formation, crosslinking, chain scission, and degradation.

Although the exact nature of the mechanism of these reactions

with systems as complex as polymers is still not fully

understood, radiation polymerization following initial

radiation events is fairly well documented, and several

events may occur upon simultaneous exposure of monomer

solutions and polymer substrates.

When a polymer or monomer is exposed to gamma radiation,

cations, anions, and free radicals are created. The ions are

only stable at low temperatures, and usually dissociate to

yield radicals (Chapiro, 1962). Graft polymerization may

take place when a polymer and monomer in intimate contact are

simultaneously exposed to high energy radiation. Initially,

a radical may be formed on the substrate polymer or the

monomer. When a monomer molecule reacts with one of these

two radicals, either a graft polymer or homopolymer forms,

respectively. Graft polymerization is favored if the polymer

substrate has a higher ability to cross-link after chain

scission rather than degrade, and more grafting occurs if








radical yields are higher for the substrate polymer than the

monomer (Chapiro, 1962).

Radicals are also created on the growing homopolymer

chains, giving rise to higher molecular weight homopolymers,

branching, or crosslinking. Radical formation on side groups

of growing homopolymer chains or substrate chains yields

branching, and termination of radicals by combination with

branched chains from different molecules yields crosslinking.

These polymer reactions, if occurring within the substrate,

lead to the formation of an IPN.

Substrate main chains may be cleaved as a result of the

high energy of the radiation. The cleaved chains then form

crosslinks with other cleaved substrate chains; form graft

polymers or cross-links by the addition of monomer or

combination with a growing homopolymer chain; or re-combine

with the original site of cleavage (Yamamoto and Yamakawa,

1980). If cleaved chains terminate by disproportionation or

chain transfer, the molecular weight of the substrate polymer

is reduced, and degradation results.

During the course of the polymerization, the polymer

within the substrate surface begins to gel as higher

molecular weights are reached and as cross-linking and

branching occur. This decreases the mobility of larger

propagating molecules. The concentration of monomer

decreases and the concentration of radicals increases rapidly

as higher conversions are reached (Dob6, 1978), leading to

higher degrees of cross-linking and branching in the surface








polymer than in the surrounding solution polymer, as the

reaction auto accelerates.

The efficiency and stability of radical formation on

various substrates and monomers determine the ease or

difficulty of polymerization of a specific monomer to a

specific substrate polymer surface. The radiolysis and

radical formation on the various substrates and monomers

studied in this research will now be discussed.

2.1.5.2 Radical formation on PET


Charlesby (1953) found PET to crosslink upon exposure to

gamma radiation, whereas Todd (1954) found it to undergo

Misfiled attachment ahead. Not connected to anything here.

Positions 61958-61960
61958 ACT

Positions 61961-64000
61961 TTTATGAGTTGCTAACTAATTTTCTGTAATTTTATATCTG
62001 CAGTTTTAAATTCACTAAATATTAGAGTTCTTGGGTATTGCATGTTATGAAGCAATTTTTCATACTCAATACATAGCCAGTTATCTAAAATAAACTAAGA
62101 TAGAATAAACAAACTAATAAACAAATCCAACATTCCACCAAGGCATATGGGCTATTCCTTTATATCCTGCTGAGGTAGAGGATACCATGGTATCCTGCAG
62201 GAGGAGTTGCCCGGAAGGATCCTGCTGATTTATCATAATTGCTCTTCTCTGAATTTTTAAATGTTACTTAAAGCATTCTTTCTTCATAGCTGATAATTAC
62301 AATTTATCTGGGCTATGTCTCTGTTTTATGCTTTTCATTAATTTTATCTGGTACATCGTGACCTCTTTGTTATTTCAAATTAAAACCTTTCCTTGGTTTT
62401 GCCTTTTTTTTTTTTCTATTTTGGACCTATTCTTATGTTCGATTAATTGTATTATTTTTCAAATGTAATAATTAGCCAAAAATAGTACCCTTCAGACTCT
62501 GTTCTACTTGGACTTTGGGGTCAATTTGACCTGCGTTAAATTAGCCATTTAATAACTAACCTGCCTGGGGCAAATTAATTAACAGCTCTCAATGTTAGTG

degradation. Low dose exposures always gave an increase in

modulus of Dacron* fibers when studied by Teszler and

Rutherford (Chapiro, 1962). Radical formation on the phenyl

ring without atomic ejection is possible, but low yields are

expected because of the resonance of the ring (Chapiro,

1962). Cleavage of the ester bond or radical formation on

the main chain with ejection of an H atom are the most likely

reactions, as shown in figure 2.4 (Chapiro, 1962). Radicals

are formed on both the amorphous and crystalline regions of

the polymer, but polymerization is only expected in the

amorphous regions because of the reduced diffusion through

the crystalline phase.








2.1.5.3 Radical formation on PTFE and ePTFE


Main chain cleavage is possible in PTFE, but radiation

more commonly yields free radicals from cleavage of the C-F

bond (Rye, 1988). Charlesby (1952) analyzed gas evolution of

PTFE upon exposure to gamma radiation and found the products

to be carbon tetrafluoride, indicating evolution of both

carbon and fluorine. In the presence of oxygen, doses as low

as 1 to 10 Mrad lead to significant degradation and

embrittlement of PTFE. When oxygen is excluded from the

system, however, much less damage occurs. Possible reaction

mechanisms are shown in figure 2.4.

2.1.5.4 Radical formation on PDMS


Radical formation on silicone polymers was studied by

Charlesby and Omerad (1963), and the polymers were found to

crosslink upon exposure to gamma radiation. The Si-O bonds

are significantly more stable than the Si-C and C-H bonds,

leading to radiolysis of the pendant methyl groups. Possible

reactions are shown in figure 2.4.


2.1.5.5 Radical polymerization of vinyl monomers


Methyl methacrylate monomer readily forms radicals when

exposed to gamma radiation, and is expected to polymerize

well on all of the chosen substrates. The resulting surface

polymer is expected to be an interpenetrating network of

grafted, cross-linked, and branched polymer.








O O
---( --OH *CH--CH--O--